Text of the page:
With so little time left, and as a result, so little maneuverability for the Obama Administration to put more than symbolic pressure on Israel, one has to ask the inevitable question: why now? Why not earlier? Had the Obama Administration acted on the settlement question earlier, it is possible that some actual progress towards ending the Occupation might have been achieved, while now already, many objective analysts argue that it is too late, that the two state solution is already dead, killed by an avalanche of settlement activity that continued unabated during Obama’s eight years in office.

There are several keys to why the Obama Administration acted now, among them the changing balance of power in the region, especially as regards to Syria, the announced plans of the new Trump appointee, candidate for U.S. Ambassador to Israel, David Friedman. The widely expressed concern is that the Trump Administration will initiate moving the Israel capitol from Tel Aviv to Jerusalem. No U.S. administration, either Democratic or Republican since 1967 has supported such a move, knowing that given the religious significance of Jerusalem to Moslems, Christians and Jews, that such a move could have nothing short of an incendiary result.

In spite of that, Donald Trump and David Friedman have promised to do just that. Furthermore there is a real danger that with Trump Administration support that not only will the settlement practices intensify, but that Israel will outright legally annex the West Bank and let Gaza – a long way along the path to total infrastructural collapse already, just implode. Such moves would deeply undercut U.S. influence throughout the Middle East, among its Arab and Moslem allies who are already more than fed up with American acquiescence to Israel demands, that take on the appearance more often than not of demands that Israel is making of Washington and not visa versa.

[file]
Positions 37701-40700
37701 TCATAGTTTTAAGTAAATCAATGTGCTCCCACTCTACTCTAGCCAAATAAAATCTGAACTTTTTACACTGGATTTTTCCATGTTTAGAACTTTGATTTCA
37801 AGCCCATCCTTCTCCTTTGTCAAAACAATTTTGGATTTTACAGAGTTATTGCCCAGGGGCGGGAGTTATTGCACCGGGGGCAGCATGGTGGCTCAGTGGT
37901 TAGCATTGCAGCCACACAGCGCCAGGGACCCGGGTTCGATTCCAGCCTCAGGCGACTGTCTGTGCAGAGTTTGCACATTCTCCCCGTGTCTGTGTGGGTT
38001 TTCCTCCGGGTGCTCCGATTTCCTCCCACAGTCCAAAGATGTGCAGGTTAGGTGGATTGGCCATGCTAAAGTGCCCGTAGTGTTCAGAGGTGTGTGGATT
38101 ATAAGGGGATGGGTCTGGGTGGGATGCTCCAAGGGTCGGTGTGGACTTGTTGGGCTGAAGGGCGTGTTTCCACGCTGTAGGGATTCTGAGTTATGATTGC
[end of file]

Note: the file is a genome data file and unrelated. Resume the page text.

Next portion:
There is also the telling fact that just a few months ago, the Obama Administration sealed an agreement with Israel, the largest military aid package in U.S. history that will allocate $38 billion in military aid over the next ten years and this to a country that already has one of the most high tech, sophisticated militaries in the world, that includes a nuclear arsenal of hundreds of weapons. The deal itself is vivid evidence of Israel’s continued value as a U.S. regional security partner of great import. Having assured Israeli military security and tightened the strategic relations between the two countries to such proportions, the Obama Administration argued that Israel’s security fears are exaggerated in the extreme. Was there a kind of deal in the making: major military aid in exchange for Israel progress on a two state solution?

There there are the emerging geo-political considerations pushing the Obama Administration to press the Israelis on settlements in a region where issues are very much inter-related. While not overstating the situation, there is no doubt that with the defeat of ISIS, Al Nusra and their allies at Aleppo, that the balance of power in the Middle East region is shifting and not in a way that benefits Washington or its allies. Old and important allies like Turkey are wavering, Saudi Arabia is keeping its options open and has opened up serious economic relations with Russia. U.S. credibility has been plummeting for some time. Iraq and Libya are collapsed states for all practical purposes; in both cases the U.S. is responsible for these fiascos. While Washington has hidden behind the cloak (or is it veil) of “plausible deniability” for the war against Syria, it doesn’t take much digging to realize that again, it is the Obama Administration that is pulling the strings from behind the scenes. As with Iraq and Libya, the goal is the partition of what was a strong essentially secular state. But this plan has failed.